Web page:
Syphilis is a sexually transmitted infection (STI) caused by a bacteria called Treponema pallidum. A syphilis infection has three stages with different symptoms connected to each stage. It is common that an infected person will not notice any symptoms. When syphilis is in the body for a long time without any medication, it can lead to serious health problems.

  • Through direct sexual contact (oral, genital, anal) or contact with a contagious lesion or rash
  • To an infant through pregnancy or delivery
  • Rarely transmitted through shared drug equipment

Primary Stage:

  • Appearance of a sore or sores in or around the mouth, genitals and/or anus

Secondary Stage:

  • A rash on the palms of the hands, soles of the feet or the entire body
  • Swollen and/or enlarged glands that may last one to six weeks before going away on their own
  • Flu-like symptoms (headache, muscle and joint pain, loss of appetite, fever)
  • Patchy hair loss

Latent Stage:

  • During this stage, there may not be any signs or symptoms, but the infection can still be passed on to a partner

Tertiary Stage:

  • If syphilis is not treated it may cause serious health problems to someone’s heart, brain, liver, bones and eyes.

A blood test is used to test for syphilis 4-6 weeks after having sex or close physical contact with a partner.

  • You will be connected to a public health nurse who will provide you with resources, counselling, support, and information.
  • Syphilis is treated with antibiotics.
  • Your partner(s) should be tested and treated before you have any sexual activity.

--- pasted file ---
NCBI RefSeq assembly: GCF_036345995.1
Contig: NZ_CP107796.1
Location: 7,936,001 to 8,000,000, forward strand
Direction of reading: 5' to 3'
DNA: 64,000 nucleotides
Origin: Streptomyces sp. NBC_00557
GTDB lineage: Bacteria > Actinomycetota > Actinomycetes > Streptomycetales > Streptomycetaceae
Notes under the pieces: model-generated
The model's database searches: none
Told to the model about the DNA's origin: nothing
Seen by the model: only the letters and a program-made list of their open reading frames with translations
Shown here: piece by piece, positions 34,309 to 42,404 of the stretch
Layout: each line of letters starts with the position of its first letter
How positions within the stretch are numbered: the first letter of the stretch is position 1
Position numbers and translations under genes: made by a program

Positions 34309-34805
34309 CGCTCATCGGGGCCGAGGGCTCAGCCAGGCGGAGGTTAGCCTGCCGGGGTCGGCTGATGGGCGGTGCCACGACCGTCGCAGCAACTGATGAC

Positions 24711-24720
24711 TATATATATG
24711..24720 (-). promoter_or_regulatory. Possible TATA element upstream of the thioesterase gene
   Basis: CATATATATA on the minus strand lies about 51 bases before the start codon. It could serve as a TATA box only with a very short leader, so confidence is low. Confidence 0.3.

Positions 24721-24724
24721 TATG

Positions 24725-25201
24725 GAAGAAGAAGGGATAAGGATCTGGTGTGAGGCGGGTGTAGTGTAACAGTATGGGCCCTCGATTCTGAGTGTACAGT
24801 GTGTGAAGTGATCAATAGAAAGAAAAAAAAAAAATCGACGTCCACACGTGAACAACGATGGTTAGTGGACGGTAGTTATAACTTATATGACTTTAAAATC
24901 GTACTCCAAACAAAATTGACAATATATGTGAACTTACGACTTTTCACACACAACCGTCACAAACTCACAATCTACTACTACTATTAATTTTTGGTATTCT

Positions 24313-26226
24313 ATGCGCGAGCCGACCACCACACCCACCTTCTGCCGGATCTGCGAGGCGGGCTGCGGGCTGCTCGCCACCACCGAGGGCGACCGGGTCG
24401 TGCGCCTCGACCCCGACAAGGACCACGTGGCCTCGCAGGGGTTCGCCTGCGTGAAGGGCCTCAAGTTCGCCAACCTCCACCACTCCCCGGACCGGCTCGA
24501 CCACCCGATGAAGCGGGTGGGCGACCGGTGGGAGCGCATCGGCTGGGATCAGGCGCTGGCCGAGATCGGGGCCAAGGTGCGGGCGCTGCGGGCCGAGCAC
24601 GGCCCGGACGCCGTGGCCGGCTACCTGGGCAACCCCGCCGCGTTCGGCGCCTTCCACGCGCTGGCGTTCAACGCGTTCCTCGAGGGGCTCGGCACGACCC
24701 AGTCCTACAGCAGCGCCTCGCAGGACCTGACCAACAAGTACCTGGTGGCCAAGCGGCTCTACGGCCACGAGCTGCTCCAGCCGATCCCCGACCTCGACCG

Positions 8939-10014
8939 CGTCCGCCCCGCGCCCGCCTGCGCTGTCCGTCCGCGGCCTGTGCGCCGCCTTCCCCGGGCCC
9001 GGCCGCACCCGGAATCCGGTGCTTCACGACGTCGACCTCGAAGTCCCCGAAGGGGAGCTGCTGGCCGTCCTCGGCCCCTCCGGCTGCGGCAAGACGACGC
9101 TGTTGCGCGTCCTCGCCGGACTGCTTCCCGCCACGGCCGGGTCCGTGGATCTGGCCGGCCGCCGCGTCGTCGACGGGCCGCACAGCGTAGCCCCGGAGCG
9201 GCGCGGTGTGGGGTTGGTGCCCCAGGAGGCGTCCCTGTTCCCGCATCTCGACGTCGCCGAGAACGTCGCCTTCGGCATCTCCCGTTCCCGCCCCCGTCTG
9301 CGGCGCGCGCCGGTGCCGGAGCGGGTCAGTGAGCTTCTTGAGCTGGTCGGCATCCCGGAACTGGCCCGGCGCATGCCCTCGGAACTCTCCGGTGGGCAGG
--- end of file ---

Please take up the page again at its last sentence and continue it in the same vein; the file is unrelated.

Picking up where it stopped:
• Once you have been treated for syphilis, you will need to go for blood tests to make sure the medication worked.
  • Even though a person is treated and cured, some of the blood tests for syphilis may remain positive for life.
  • When seeing a new health care provider, it is important to let them know if you have had treatment for syphilis
  • Use an internal or external condom, every time you have vaginal and/or anal sex
  • Use an external condom or dental dam every time you have oral sex
  • Use water-based or silicone-based lubricants
  • If you share sex toys, cover the toy with a condom and clean after each use
  • Get tested for STIs regularly

For more information:


STI testing, Birth Control:

For more information:

Sexual Health Centre

179 Clarence Street

Ottawa K1N 5P7

613-234-4641 TTY: 613-580-9656

GayZone Clinic

420 Cooper Street

Ottawa, ON

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Gay Zone is open on Thursdays from 5:00 p.m. to 8:00 p.m.

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